Yes, I've still been thinking about them.
I got to revisit both on the big screen in 2010, when Cort Webber and Bobby Roberts showed them as midnight movies at the Bagdad Theater*, and I'd watched each multiple times before. They're both disaster films very much of their mid-Nineties time, and parts of each film are dated (JP's sudden sexism lecture, ID4's hinging on the alien tech being Mac-compatible), but I look back with more fondness on the Roland Emmerich-Dean Devlin work than the Steven Spielberg work.
To me, ID4 "owns" its disaster-film-ness more than Jurassic Park, which seemed to try harder to be Almost Profound And Making A Statement About The Way We Live Now (technological progress in our modern, confusing world MUST BE DONE CAREFULLY) when, come on, we wanted to watch rampaging dinosaurs. Michael Crichton's original book, which I liked enough to read a couple of times, of course has more room to make its philosophical statements without them feeling shoehorned-in. The book even gives the dinosaurs chances to be poetic; certainly the film has poetic moments, but I'm thinking of the novel's scene where survivors find dinosaurs massed on the island shore and think They want to migrate. But I found the film version's attempts at being profound to be a little silly when they're in service of (as Peter David pointed out back then) a "Murphy's Law" plot.
Actor-related quibble, too: Jurassic Park came out at a time when no filmmaker other than Spike Lee seemed to know how to use Samuel L. Jackson. He gives a fun performance as one of the computer techs, but it's a shadow of what Jackson was and is capable of. At the time he was starring in films like Amos & Andrew, which also didn't showcase his talents particularly well. (Yes, there was a time before Pulp Fiction.)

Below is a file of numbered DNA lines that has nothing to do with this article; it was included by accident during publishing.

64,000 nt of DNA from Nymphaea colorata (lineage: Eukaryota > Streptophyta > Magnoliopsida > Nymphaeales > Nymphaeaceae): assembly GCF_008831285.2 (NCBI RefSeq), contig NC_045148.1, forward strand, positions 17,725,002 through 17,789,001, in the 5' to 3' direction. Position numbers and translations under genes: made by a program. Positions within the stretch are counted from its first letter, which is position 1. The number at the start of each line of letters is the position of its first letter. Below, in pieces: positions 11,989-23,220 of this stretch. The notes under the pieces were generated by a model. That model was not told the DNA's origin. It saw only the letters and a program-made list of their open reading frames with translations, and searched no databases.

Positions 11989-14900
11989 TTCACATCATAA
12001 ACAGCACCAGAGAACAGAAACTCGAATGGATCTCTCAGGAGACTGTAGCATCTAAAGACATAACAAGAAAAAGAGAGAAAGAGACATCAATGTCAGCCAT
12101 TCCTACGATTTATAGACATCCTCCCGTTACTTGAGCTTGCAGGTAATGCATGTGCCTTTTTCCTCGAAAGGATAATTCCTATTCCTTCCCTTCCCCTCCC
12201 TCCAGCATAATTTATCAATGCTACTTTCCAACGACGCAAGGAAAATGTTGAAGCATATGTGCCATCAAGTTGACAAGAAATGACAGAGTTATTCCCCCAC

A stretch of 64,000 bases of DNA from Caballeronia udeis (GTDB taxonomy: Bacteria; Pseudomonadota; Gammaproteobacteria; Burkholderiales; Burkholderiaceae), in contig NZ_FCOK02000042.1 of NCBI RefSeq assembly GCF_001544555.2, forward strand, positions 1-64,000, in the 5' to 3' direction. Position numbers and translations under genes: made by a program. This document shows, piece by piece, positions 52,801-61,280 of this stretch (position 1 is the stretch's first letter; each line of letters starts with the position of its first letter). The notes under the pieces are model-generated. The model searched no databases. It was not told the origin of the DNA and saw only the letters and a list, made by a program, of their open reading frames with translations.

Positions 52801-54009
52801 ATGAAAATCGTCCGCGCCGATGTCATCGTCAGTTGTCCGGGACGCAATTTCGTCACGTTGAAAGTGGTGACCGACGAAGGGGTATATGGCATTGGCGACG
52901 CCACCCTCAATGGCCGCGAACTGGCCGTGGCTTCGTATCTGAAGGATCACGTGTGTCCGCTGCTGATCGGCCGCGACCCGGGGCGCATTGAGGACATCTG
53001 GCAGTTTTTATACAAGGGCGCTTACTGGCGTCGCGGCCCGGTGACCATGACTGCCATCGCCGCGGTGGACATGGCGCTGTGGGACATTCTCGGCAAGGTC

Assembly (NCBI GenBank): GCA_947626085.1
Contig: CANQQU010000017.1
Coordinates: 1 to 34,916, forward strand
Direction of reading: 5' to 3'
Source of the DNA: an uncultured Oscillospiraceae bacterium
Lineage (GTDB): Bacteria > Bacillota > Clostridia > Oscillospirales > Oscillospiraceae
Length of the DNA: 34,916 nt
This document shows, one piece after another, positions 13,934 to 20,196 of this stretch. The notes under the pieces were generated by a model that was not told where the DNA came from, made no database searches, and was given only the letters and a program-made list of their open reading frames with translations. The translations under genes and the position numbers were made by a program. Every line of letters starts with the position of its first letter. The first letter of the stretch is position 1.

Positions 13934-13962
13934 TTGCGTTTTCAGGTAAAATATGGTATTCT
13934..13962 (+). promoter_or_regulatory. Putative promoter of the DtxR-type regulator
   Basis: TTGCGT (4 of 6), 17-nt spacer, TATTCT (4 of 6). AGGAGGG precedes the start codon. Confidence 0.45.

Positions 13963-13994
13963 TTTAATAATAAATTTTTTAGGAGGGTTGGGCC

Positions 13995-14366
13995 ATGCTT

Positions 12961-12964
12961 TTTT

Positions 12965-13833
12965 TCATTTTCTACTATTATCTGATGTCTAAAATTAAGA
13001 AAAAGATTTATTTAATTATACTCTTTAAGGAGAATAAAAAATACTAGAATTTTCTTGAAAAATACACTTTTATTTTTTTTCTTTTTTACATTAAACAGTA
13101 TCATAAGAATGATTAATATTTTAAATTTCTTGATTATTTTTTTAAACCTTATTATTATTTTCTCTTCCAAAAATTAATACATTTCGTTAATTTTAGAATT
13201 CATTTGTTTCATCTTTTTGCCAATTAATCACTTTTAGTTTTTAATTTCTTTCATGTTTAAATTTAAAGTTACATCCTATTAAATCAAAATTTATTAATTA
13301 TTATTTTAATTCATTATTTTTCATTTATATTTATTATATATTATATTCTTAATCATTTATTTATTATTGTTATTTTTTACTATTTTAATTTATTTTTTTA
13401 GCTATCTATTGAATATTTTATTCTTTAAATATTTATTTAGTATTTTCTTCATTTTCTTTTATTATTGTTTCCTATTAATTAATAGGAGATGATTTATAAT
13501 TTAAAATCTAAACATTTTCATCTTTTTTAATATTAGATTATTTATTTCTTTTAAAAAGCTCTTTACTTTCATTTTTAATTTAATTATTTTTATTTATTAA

So after all that, the sequels to Jurassic Park seemed, to me, obligatory instead of worth my time. I waited to see 1997's The Lost World edited for television, and didn't feel I'd missed much by waiting; and I had no desire to watch 2001's Jurassic Park III (my fondness for director Joe Johnston aside) or last year's Jurassic World (my fondness for Jimmy Buffett aside).
Meanwhile, yes, Independence Day is often broad and silly. I admit that almost every time I bring it up. But I still like its unabashed bigness, making it clear this is a global threat that needs a global response. It feels less cynical than Jurassic Park, less calculated, and, truly, less lily-white: ID4's cast is just more interestingly eclectic (if sometimes seeming like they're acting in different films, and mostly not at the acting caliber of JP's cast). More and more, I find disaster films kind of wear me out and make me a little sad, but somehow this doesn't happen when I watch this one. The humor of several characters, like Will Smith's, helps.
Maybe it's that Jurassic Park is about us getting things wrong, while Independence Day is about us getting things right. Maybe I respond more to that. I do know I'm currently more interested in next summer's Independence Day: Resurgence than whatever the next Jurassic Park is going to be.
* I wrote about each that year: Independence Day in July, Jurassic Park in August.